William R. Kenan, Jr., Professor of English and of Visual and Environmental Studies Harvard University
The Use and Abuse of Literature
Drawing upon the work of anthropologists, psychologists, and sociologists, Marjorie Garber examines rites of passage and maturation patterns – “coming of age” – in Shakespeare’s plays. Citing examples from virtually the entire Shakespearean canon, she pays particular attention to the way his characters grow and change at points of personal crisis. She suggests a series of transitional or “threshold” moments in the lives of dramatic characters that mark or mirror their development in self-awareness and understanding of human nature.
Among the life crises she discusses are: separation from parent and sibling in preparation for sexual love and the choice of a husband, wife, or partner; the use of names and nicknames as a sign of individual exploits or status; the learning of a new language or a new way of speaking; virginity, sexual initiation and the acceptance of mature sexuality, childbearing and parenthood; comparing and contrasting oneself with parents and rivals; and, finally, attitudes to death and dying.
In this fascinating and original analysis, Garber explores the ways in which the Shakespearean protagonist is challenged to change as his or her circumstances change – to adapt to the world and to other people, and to come to terms with the nature and finitude of the human condition.
Coming of Age in Shakespeare
“Combining the insights of modern anthropological and psychological thought with a wonderfully patient and playful and reading of virtually the entire Shakespeare canon, Coming of Age in Shakespeare uncovers the plays’ sustained and sustaining interest in the processes of human maturation. Lively, capacious, original and abidingly humane, the book has a appropriatley become a landmark of Shakespeare criticism itself coming of age.”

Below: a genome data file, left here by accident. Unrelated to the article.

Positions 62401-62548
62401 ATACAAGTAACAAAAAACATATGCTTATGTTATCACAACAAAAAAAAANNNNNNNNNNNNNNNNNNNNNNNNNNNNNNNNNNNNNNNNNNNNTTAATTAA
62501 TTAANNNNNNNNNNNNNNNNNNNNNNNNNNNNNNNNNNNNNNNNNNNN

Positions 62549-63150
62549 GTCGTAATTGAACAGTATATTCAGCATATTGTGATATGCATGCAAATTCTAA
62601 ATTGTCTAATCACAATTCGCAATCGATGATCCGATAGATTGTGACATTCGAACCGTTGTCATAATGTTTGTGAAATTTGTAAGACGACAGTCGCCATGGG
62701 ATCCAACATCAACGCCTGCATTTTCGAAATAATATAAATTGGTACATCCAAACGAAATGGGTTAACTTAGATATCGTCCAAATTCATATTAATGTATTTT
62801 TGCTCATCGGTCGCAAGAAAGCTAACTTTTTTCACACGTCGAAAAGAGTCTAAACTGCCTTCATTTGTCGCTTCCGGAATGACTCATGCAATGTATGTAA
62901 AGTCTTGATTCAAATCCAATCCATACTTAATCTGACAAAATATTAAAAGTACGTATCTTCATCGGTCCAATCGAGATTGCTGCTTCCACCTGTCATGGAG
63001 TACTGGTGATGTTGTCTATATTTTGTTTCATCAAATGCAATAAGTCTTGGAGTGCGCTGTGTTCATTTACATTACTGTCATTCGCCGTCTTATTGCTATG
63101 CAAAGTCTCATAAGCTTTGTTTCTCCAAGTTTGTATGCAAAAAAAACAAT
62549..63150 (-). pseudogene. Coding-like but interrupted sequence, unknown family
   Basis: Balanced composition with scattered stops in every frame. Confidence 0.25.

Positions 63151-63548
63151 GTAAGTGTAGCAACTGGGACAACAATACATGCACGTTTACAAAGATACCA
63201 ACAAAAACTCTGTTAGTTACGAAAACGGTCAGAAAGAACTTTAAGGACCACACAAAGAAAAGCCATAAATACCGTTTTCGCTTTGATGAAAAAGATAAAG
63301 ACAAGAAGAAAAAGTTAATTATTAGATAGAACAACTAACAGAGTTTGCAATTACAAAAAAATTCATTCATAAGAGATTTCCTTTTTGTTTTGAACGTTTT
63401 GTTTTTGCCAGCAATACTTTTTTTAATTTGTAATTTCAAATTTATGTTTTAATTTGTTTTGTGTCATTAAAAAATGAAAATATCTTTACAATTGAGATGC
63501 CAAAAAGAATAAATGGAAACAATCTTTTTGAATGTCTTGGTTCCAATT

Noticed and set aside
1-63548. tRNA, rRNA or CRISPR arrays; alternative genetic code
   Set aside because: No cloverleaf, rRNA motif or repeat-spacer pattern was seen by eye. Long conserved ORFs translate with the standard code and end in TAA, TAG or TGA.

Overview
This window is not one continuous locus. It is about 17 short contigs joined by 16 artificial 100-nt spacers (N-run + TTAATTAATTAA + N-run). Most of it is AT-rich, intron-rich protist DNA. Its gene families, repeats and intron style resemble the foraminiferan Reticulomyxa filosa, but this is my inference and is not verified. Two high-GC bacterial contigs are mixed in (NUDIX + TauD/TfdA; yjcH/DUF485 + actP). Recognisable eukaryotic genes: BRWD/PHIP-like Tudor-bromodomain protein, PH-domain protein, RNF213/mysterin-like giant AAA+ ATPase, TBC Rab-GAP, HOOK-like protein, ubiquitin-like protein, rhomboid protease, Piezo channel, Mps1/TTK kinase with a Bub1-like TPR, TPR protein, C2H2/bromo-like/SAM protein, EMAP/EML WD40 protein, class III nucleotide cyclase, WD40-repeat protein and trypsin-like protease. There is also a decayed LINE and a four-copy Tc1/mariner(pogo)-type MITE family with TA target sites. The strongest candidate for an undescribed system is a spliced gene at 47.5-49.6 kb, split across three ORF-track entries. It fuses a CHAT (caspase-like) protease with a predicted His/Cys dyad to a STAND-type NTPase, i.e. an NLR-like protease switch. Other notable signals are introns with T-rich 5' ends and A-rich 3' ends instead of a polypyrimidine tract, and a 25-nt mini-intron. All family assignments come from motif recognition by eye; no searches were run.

– David Scott Kastan, Columbia University
“This timely reissue of Marjorie Garber wonderful, provocative Coming of Age in Shakespeare will make available once again her influencial study of the ways in which Shakespeare’s plays negotiate dramatically between individuals and society. Entwining anthropological theory with close analysis of the plays, Garber’s work marked an important rethinking of the legacy of Turner, Van Gennep, Eliade, and others, a rethinking especially valuable now in the context of current theoretical and historical retheorizings of the relations between ritual and drama. This immensely readable, rich and insightful book – an example of literary criticism at its best – deepens our understanding of how individual identities are forged in marginalized or threshold experiences and sharpens our understanding of many of the plays’ most troubling moments. It should be of great interest to Shakespeareans, to students of drama and performance studies, and to the wider readership of Garber’s more recent essays in cultural studies.”
– Suzanne Wofford, University of Wisconsin, Madison